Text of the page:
Here’s a question for you folks. This year I’ve got two vacations where taking the bike isn’t an option. On one vacation to Switzerland I intend to rent a bike for a couple days. But let’s assume I’m confined to hotel workout equipment. Maybe there’s a spin bike? Maybe there’s an elliptical? I can’t spend my normal 8-12 hours a week working out on vacation. If in the middle of the week I’d like to do something, what should I do? A 30-60 minute interval session just getting my heart rate and breathing rate up? I don’t really want to backslide and yet I know a full week off will cause some backslide.
What advice do you have on minimizing this with limited time and equipment?
I have one coming up - I’m scheduling a hard 3-4 week block right before I leave, and then using it as a rest / recovery week completely off the bike, then back at it when I get back.
If you schedule right, the time off could be a great time to adapt / rest / recover.
I do have other work trips where I’m going to use a hotel bike, bring my garmin and my heart rate strap, and will do workouts via RPE and heart rate, and try to focus on Endurance, Sweet Spot, Threshold.
I usually do as others have mentioned, and use it as a rest week. That doesn’t mean I do nothing.
Usually use the hotel gym for elliptical and weights. Just 30-60 minutes per day. IF they have a halfway decent spin bike, I do have a quick routine I do for the week. I space 3 bike workouts throughout the week. Warm up for 30 minutes, then do 3x1 minute all out, with 2 minutes rest, cool down and you are done. Second workout is 4x1 min, and 5x1 min for the last workout. This gives me a week where I am still getting recovery, as volume is way down, but don’t feel like I lost a step at all when I get back on the bike.
When I have week-long business trips I try to rearrange my plan such that recovery week coincides with the trip. I’m then able to do the endurance spins that TR recommends.
Hilton Hotels in the US have recently gotten Peletons in their gyms. The subscription isn’t always up to date but, when it is, you can take a class or at least do a scenic ride. BikeTheWorld on YouTube has decent cycling videos to pass the time, too.
If the hotel doesn’t have a spin bike or Peleton, check to see if you can use a local YMCA or gym. Most will offer day or week passes.
I try to do a hard week before the vacation, and then use the vacation as a Recovery week. I mostly go on vacation in rented homes so no Gyms to access, I either don’t do anything because we anyway walk or Hike a lot or I just do some Runs if I’m feeling antsy.
As others have said, I try to make it a rest week, which is pretty easy to do if it’s a planned vacation. I relax, do some weights and stretching, some light swimming and walking - just enough to keep baseline active and relax a bit without it being the centre of my holiday. Even if I can hire a bike or take mine with me I’d only aim to do one longish ride (or whatever the local trophy ride is) and the rest would be some local noodling just to enjoy it and keep the legs turning.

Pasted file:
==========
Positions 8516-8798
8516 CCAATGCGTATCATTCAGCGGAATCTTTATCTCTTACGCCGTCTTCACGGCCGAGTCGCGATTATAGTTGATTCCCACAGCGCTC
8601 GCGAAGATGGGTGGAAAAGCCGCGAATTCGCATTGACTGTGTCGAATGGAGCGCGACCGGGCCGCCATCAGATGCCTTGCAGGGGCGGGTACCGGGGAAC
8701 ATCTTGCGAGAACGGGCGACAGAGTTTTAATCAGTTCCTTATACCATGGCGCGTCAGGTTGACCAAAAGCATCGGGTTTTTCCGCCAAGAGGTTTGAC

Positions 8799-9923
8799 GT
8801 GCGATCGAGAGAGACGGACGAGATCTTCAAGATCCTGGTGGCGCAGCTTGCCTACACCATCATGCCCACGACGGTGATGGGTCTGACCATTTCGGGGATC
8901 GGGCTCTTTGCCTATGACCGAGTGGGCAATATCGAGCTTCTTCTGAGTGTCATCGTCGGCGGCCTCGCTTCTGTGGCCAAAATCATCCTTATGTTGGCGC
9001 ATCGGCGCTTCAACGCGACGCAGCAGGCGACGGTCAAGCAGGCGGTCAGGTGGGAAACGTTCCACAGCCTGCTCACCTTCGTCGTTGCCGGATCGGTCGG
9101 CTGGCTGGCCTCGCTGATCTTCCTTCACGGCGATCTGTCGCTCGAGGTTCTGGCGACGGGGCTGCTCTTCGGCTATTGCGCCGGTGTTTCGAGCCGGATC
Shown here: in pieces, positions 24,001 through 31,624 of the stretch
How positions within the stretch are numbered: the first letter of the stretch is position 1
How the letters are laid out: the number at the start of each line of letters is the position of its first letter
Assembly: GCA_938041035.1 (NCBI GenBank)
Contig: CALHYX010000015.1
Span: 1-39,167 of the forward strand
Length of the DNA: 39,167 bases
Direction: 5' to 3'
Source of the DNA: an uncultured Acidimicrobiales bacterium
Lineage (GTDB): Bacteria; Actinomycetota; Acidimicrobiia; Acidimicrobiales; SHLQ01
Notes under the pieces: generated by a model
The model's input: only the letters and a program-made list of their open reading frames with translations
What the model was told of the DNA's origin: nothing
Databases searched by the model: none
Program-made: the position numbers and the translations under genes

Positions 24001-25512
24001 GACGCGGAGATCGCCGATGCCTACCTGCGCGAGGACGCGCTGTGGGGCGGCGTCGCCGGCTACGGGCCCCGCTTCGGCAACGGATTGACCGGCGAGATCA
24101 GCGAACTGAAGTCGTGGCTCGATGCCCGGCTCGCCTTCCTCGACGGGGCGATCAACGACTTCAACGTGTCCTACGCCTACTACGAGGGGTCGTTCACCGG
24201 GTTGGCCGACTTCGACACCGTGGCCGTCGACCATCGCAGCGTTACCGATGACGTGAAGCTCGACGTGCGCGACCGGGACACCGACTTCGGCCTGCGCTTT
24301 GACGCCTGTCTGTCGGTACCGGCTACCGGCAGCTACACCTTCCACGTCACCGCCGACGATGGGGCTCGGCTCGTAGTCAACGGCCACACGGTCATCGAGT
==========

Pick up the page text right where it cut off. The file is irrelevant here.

What I wouldn’t do is hard running, or hill sprints, or whatever, if that is something I don’t normally do.
I don’t race though, so this is just the approach of a late forties guy who likes his cycling and exercises consistently but isn’t a slave to any particular workout schedule.
Everyone who says you will lose minimum fitness is spot on. Easier said than done but try not to worry about it.
I think endurance sports (and any hobby really) that require a huge of amount of time can eventually wear down the patience of our loved ones. If you are traveling with loved ones, they might really appreciate you going all in on spending time with them.
I understand wanting to do something… I get restless if I am not active. I have found a family hike or walk or even taking the kids to the pool can ease that. My advice: find ways to be active together and be sure to make it about them, not you.
I’ve always found throwing in a couple of workouts with a similar structure to openers is the best during a vacation. Remind the mind that all the systems work, and they don’t work you hard enough that recovery is affected.
That is of course true, and actually quite intuitive. If you’ve spend building something for weeks and months, it won’t just vanish within a few days.
Especially if you are “active”, for example go walking, skiing, etc.
However, I think many of the modern metrics we have introduced to measure “fitness” make it look like it does. CTL, AT FTP, and other similar fitness measures decay very quickly with more than a day off. The purpose is likely better modelling of long-term trends, but I think it is a bit anxiety inducing. We also don’t account well for “other activities” - you might be tired because you spend six hours every day walking around the sights if a city, but as it wasn’t “training”, we still get FOMO. I’m not sure there is an easy way out of this, but I think it would help many people.
Several types of tissue damage to my knee. So far I’ve avoided surgery. They said it’ll likely be arthritic as I age and recommended little to no impact. A recent MRI after subsequent injury in the weight room confirmed that I should be minimizing impacts to that joint.
24 years ago I dislocated my knee cap, tore the meniscus, had a partial tear on my MCL and it’s never been the same since then. I don’t take surgery lightly and while they think they can “clean it up” that’s very much TBD and several friends who are docs recommended I not have surgery until needed and instead just take care of the knee.